Ignoring wheel alignment is another critical mishap. Proper alignment ensures that tires are perpendicular to the ground and parallel to each other, optimizing their contact with the surface. Misaligned tires tend to have uneven contact with the terrain, leading to rapid and uneven wear.

Tire Pressure

Tire pressure is another major factor influencing tire wear. Operating a machine with low tire pressure causes the tires to flatten, increasing the contact area with the ground. This not only leads to the outer edges wearing down faster but also increases the strain on the tire structure, potentially leading to internal damage.

On the other hand, tire pressure that is too high results in a smaller contact area, concentrating wear on the center of the tire tread. Therefore, to prevent uneven or undesirable wear patterns, it’s essential to keep your machine’s tires inflated to the proper pressure level.

Environmental Factors

Environmental factors, such as ground conditions and terrain, also play a significant role in tire wear. Rough terrain, like rocky or uneven surfaces, can cause cuts, punctures and accelerated wear on tires. Operating on abrasive surfaces like gravel can erode tread more quickly, whereas soft ground conditions may lead to increased slippage and additional wear.

Other Factors

Other factors affecting tire wear include the quality and design of the tires, the total weight and distribution of the load carried by the equipment and the operational speed.

High-quality tires designed specifically for adverse conditions and heavy loads tend to wear down more slowly and evenly. Additionally, operating equipment at high speeds, especially on harsh terrain, can significantly increase tire wear.

How to Spot Tires That Need to Be Replaced or Rotated

Figuring out when to rotate or replace tires on heavy equipment is important for maintaining the machine’s efficiency and safety.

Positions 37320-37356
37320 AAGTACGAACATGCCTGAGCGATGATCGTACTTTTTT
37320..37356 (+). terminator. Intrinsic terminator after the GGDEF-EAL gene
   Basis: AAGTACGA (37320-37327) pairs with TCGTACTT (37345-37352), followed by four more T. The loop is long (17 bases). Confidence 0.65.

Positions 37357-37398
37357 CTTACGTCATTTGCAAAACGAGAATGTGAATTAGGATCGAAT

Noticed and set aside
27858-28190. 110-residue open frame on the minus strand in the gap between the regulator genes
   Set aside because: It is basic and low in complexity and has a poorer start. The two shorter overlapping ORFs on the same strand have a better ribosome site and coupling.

The initial signs of tire wear are visible both in the tire's physical condition and the equipment's operational performance. Physical indicators include significantly reduced or uneven tread depth, visible wear bars and structural issues like cuts, cracks or bulges on the tire's sidewall or tread.

Common wear patterns include center wear from over-inflation, edge wear due to under-inflation or poor alignment and patch wear resulting from spinning on abrasive surfaces or improper loading. These patterns provide insights into underlying issues like inflation and alignment.

Tires on heavy equipment, much like those on cars, need regular rotation to ensure even wear. This should typically be done every 500 hours of operation or every six months, depending on the severity of usage.

Deciding between rotation and replacement hinges on the wear's severity: severe damage like deep cuts or extreme tread wear necessitates replacement, while uneven wear with adequate tread depth indicates a need for rotation.

Final Thoughts

Uneven tire wear leads to decreased efficiency, compromised handling and increased fuel consumption. In addition, it poses safety risks, including the risk of accidents due to poor traction and potential blowouts.

Regularly monitoring and maintaining the tire wear of your heavy equipment is the best way to prevent uneven or excessive wear, improve performance and safeguard the wellbeing of operators. If your fleet experiences excess wear due to tire issues, you can find replacement components at the EquipmentShare Shop. Our online catalog makes it easy to find the best OEM and aftermarket parts for your equipment. Don’t see exactly what you’re looking for? Reach out to our parts experts and get personalized assistance.